By Erick Rommel
Good things happen to nice people. As far as philosophies go, that one must rank near the top. At the very least, it’s a philosophy that makes the world a better place. And, for people like Kahlil Calixte, being nice inserts him into stories he’ll be talking about for years to come.
Calixte is an Uber driver in New York. For those who don’t live in a major city, Uber is an on-demand car service, similar to a taxi. Calixte received a request to take three teens from Grand Central Terminal in New York City to Penn Station.
The two locations aren’t far apart, but traffic extends all city travel. To pass the time, Calixte did a nice thing. Instead of playing music of his choice, he gave the girls the auxiliary cord to his car stereo and let them play songs of their choosing.
The girls chose Taylor Swift, as they were heading to her concert. Before long, Calixte was singing along. He enjoyed Taylor Swift as much as they did. His enjoyment gave the girls inspiration. They had an extra ticket and they chose to give it to him.
At first, he thought they were joking, but when he realized they were serious, he decided to take the rest of the day off and chose to go along for the ride.
Calixte didn’t expect a reward for his generosity. Being nice, for him, is a habit. It’s an instinct. It’s an action you take without thinking.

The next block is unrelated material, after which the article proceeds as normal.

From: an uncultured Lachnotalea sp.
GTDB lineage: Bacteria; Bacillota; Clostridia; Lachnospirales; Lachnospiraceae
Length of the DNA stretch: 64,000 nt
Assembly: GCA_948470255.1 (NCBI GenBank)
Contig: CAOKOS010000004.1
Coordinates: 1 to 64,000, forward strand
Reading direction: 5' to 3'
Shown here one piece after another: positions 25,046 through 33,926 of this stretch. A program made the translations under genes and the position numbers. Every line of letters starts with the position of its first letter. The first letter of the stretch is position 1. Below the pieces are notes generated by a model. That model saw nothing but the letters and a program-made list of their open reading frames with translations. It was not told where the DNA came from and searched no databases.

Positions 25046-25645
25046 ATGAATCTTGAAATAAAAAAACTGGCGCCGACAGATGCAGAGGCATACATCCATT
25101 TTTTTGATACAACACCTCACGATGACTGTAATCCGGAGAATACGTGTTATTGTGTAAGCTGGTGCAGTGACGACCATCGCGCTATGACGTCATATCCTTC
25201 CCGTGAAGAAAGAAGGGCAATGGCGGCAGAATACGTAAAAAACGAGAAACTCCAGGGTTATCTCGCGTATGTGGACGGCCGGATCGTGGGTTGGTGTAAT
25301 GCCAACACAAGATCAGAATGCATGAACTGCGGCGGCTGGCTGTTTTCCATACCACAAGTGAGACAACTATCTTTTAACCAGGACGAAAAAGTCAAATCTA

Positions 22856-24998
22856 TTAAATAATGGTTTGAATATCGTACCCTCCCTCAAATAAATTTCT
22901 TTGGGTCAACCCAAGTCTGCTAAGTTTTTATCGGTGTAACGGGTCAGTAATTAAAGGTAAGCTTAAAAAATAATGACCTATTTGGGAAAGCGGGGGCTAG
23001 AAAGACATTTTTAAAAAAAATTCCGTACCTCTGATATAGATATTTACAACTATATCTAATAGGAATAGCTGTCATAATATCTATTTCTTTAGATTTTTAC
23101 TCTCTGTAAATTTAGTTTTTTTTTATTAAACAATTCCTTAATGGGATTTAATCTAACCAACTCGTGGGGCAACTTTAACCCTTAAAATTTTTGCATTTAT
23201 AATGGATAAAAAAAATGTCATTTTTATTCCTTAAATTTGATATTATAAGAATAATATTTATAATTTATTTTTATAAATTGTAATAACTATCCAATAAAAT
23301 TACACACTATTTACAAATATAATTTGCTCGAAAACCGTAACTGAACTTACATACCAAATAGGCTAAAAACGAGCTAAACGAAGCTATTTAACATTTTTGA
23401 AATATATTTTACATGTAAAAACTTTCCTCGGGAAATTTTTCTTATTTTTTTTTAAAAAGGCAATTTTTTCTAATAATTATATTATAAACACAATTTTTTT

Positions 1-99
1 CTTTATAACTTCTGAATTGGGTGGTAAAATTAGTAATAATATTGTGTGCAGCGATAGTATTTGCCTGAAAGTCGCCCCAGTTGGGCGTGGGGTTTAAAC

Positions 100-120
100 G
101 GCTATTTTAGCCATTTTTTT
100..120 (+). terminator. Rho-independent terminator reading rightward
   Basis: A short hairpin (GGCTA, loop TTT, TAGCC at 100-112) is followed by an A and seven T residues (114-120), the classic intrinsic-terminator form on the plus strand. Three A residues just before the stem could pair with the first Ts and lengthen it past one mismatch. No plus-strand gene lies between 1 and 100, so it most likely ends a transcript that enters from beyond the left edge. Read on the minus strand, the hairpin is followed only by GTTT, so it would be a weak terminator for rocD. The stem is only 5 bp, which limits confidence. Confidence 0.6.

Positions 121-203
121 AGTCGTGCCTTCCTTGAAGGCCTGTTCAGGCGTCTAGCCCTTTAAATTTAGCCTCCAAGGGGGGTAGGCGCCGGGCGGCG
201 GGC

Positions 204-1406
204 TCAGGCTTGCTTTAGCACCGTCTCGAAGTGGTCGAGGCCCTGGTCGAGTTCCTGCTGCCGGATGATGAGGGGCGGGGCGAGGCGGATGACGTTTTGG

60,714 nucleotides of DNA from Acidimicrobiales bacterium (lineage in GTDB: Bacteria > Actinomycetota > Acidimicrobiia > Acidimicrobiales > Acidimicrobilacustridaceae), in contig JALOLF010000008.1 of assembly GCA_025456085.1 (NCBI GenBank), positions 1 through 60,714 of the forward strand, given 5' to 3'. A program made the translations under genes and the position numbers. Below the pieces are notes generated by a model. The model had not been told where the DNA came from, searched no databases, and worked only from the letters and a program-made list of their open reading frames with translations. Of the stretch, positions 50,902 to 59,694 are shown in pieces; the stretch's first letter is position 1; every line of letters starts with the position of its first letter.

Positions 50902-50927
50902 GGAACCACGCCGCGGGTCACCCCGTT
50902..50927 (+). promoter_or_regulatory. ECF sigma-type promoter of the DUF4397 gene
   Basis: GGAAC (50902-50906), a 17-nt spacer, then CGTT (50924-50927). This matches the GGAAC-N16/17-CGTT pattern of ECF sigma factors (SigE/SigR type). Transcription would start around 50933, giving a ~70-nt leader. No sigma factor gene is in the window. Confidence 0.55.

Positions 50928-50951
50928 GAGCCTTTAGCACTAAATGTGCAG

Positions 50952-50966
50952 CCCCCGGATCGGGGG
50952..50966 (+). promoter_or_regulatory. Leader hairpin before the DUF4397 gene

If you think before doing something nice, the decision is no longer about doing the right thing, it’s about calculation and convenience and whether being nice is worth the effort. It’s easy to understand why it wouldn’t be. Doing the right thing takes time, and time is something we all feel we lack. But, is this an area where we should be willing to cut corners? Is being nice worth the effort?
If being nice comes as naturally as breathing air, we’ll see the results in the world around us. It’s clear that Calixte’s kindness wasn’t calculated. It’s part of who he is.
A few weeks before that incident, Calixte was called to drive a customer to dinner. By the time they’d reached their destination, the customer had invited Calixte to a private dinner with chef Emeril Lagasse and actress Kerry Washington.
You don’t get that lucky twice. Things like that happen for one reason – good things happen to nice people.
I honestly believe that.
I admit, outside of these two examples, I don’t know Calixte. But I’m sure he’s one of those people for whom being nice is a habit. It’s a habit that will always reap rewards.
Instead of driving the teens to Penn Station, Calixte drove them to their Taylor Swift concert. That’s a significantly larger fare – money in his pocket. Then, he learned the girls didn’t just have a ticket for him but they had VIP passes for a great seat near the stage.
Stories like Calixte’s inspire me. In a world of uncertainty, it’s nice to see someone receive rewards, even though being nice is its own reward.
Rommel writes a syndicated column for Catholic News Service.